Let's pretend you're building a software product. Great! Any product of reasonable complexity is going to communicate with another computer type thing at some point. For an Internet enabled product that's usually a server and a client, though it could also be a gigantic microservice architecture with dozens of components. Either way, they communicate with each other through an API.
What is an API anyway? It stands for Application Programming Interface. It's the part of an application that let's other applications talk to it, in other words, it's the UI for other computers. And just like UI for humans, it should be designed.
Now, you're a smart person, so you're probably thinking "If only computers are talking to it, then why should it be designed? Why can't it just be thrown together quickly then relegated to some dark basement?" That's a great question. Yes, a computer will be using it, but humans are still responsible for writing the code that powers the API, and if a human can't make heads or tails of an API, then the interaction between client and server will be messy at best, a catastrophe at worst. Further, a poorly made API can destroy schedules, or even cause unintentional harm to the service's data.
We can do better. Let’s use some Design Thinking to do just that.
Applying design thinking
One of the most prolific designers in history, Dieter Rams, put out 10 principles of good design. Six of those can be applied to APIs:
- Making a product useful
- Making a product understandable
- Thoroughness down to the last detail
- Uses as little design as possible
- Is long-lasting
Let’s dig into these a bit. Aesthetics is easy for APIs. Spell check your API endpoints, please. Pick a naming convention and stick with it (first_name or firstName, not both!), and don’t use unconventional spellings for common words or phrases.
Good design makes a product useful and understandable. People should be able to use an API without having an expert-level understanding. For example, I can use the Slack API without needing to know how their queuing system works or knowing if they’re using a Relational Database or NoSQL. I shouldn’t need to have three conversations with some architect to know how to properly format a request to it.
Good design is thorough down to the last detail and as little design as possible. This doesn’t translate to a lesser amount of work. In fact, it’s quite the opposite, but it pays off.
Pen before pixel
We have a saying at Tallwave, “Pen before pixel.” We actually get out a pen and pad and start sketching and iterating (check out Inkwell). When you get ideas onto paper things you didn’t initially think about will come out. Sketch out model structure, relationships, URL scheme, process ﬂow, and so on. Don’t spend too much time - it’s a sketch, not a sculpture. Get messy. Collaborate. Bouncing ideas oﬀ each other will make new ideas emerge. And don’t be afraid to call out your bad ideas.
Take what emerges from the sketches and turn it into a plain-text document. We’ve taken a liking to the Swagger document spec, but there are others too.
I know you’re thinking “That sounds like a lot of work!” Fair point. And yes, it can be. But when you actually dig into the process and look at the long tail, it actually saves quite a bit of time and headache. When you jump right into code you tend to go down the path of least resistance, which usually leads to a dead end, requiring a lot backtracking and re-work.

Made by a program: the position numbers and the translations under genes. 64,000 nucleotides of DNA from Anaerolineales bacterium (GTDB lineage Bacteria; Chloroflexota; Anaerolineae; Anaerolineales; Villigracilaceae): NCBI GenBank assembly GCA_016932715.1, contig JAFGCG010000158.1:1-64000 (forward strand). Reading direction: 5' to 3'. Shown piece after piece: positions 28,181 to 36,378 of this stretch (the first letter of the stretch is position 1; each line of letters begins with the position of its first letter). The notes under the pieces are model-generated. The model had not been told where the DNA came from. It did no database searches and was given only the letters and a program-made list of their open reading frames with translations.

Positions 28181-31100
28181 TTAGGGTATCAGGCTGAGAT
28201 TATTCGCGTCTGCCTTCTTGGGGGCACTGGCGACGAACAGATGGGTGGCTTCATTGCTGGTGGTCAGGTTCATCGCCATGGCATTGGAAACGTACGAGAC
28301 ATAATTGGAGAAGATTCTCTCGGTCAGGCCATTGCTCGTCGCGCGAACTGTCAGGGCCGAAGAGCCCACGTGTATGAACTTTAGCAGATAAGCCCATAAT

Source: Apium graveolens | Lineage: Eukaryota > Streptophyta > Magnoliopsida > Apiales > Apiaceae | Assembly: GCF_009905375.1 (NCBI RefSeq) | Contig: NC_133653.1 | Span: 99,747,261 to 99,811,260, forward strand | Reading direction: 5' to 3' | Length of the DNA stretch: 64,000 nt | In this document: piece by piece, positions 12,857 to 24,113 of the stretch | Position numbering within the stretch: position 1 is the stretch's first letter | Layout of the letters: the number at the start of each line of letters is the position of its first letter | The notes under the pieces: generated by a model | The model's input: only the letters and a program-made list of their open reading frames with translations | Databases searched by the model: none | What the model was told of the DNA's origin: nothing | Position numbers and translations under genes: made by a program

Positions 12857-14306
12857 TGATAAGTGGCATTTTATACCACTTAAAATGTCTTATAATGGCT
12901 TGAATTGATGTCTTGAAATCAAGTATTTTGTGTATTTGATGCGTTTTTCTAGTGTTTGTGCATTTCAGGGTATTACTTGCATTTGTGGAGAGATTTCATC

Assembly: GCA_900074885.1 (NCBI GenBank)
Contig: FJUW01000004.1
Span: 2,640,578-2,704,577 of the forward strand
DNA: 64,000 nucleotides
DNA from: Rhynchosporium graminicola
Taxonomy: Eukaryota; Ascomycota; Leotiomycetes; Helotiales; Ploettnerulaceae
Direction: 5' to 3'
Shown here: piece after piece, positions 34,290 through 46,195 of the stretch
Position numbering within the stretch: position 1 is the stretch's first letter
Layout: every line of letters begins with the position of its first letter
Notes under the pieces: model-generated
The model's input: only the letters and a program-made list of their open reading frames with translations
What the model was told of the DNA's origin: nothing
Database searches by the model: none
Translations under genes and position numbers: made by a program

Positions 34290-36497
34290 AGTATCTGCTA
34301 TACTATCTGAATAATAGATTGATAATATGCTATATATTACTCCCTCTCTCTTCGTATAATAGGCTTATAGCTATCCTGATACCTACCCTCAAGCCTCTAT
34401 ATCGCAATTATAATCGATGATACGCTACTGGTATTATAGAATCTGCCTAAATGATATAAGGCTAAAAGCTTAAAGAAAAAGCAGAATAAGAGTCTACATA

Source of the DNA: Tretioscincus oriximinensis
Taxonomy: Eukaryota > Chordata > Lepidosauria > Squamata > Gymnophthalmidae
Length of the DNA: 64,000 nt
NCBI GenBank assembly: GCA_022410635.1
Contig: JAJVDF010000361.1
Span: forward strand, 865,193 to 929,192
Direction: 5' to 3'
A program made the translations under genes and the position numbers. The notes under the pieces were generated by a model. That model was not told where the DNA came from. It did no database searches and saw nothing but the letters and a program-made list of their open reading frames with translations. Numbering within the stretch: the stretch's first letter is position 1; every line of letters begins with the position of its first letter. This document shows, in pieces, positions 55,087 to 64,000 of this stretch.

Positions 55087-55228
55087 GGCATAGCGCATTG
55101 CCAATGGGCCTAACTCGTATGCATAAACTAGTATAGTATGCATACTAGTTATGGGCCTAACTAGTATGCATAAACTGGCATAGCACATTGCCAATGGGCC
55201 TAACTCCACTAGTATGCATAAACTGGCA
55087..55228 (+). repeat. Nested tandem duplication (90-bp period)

When you start with just a blueprint (putting pen before pixel), you’re able to better identify necessary changes before coding starts. Since you’re just operating with plain text, more options open up to you. Branch and try out crazy ideas, iterate, collaborate, file pull requests to review, and discuss everything. That’s what “thorough down to the last detail” means.
When you’re building an API, things will change a lot. Once it’s launched though, you want to avoid changing it. Therefore, write the client code ﬁrst. Yes, really. The UI often informs the underlying model. Here’s a common scenario: You’ve coded an awesome database, service layer, and an API on top of it, and next you get to work on the client codebase. Shortly into that, you encounter something you didn’t quite think through and have to change substantial portions of your backend. Frustrating. To quote my main man Helmuth von Moltke, “No battleplan ever survives contact with the enemy.” Or for something in the 21st century:
There is no bigger risk than building a mobile app against a web service that is under construction. This is like trying to build a house on a plot where another team keeps coming in and tearing up the foundation again. Random changes to the web service, or regressions, will catastrophically consume your budget. — Daniel Pasco, CEO Black Pixel
The good news is writing the client first is possible because there are tools to stand up a mock server based on swagger documentation. This means that you can build a client app that uses that API right away. Then once everything is figured out, you may actually write out the back-end.
Keep in mind, you rarely have all the information you need to build everything up front, but if you follow the process of sketch - document - client - server, changes are much easier to make and you’ll end up with a stronger, well-designed, long-lasting API.
Written by Tallwave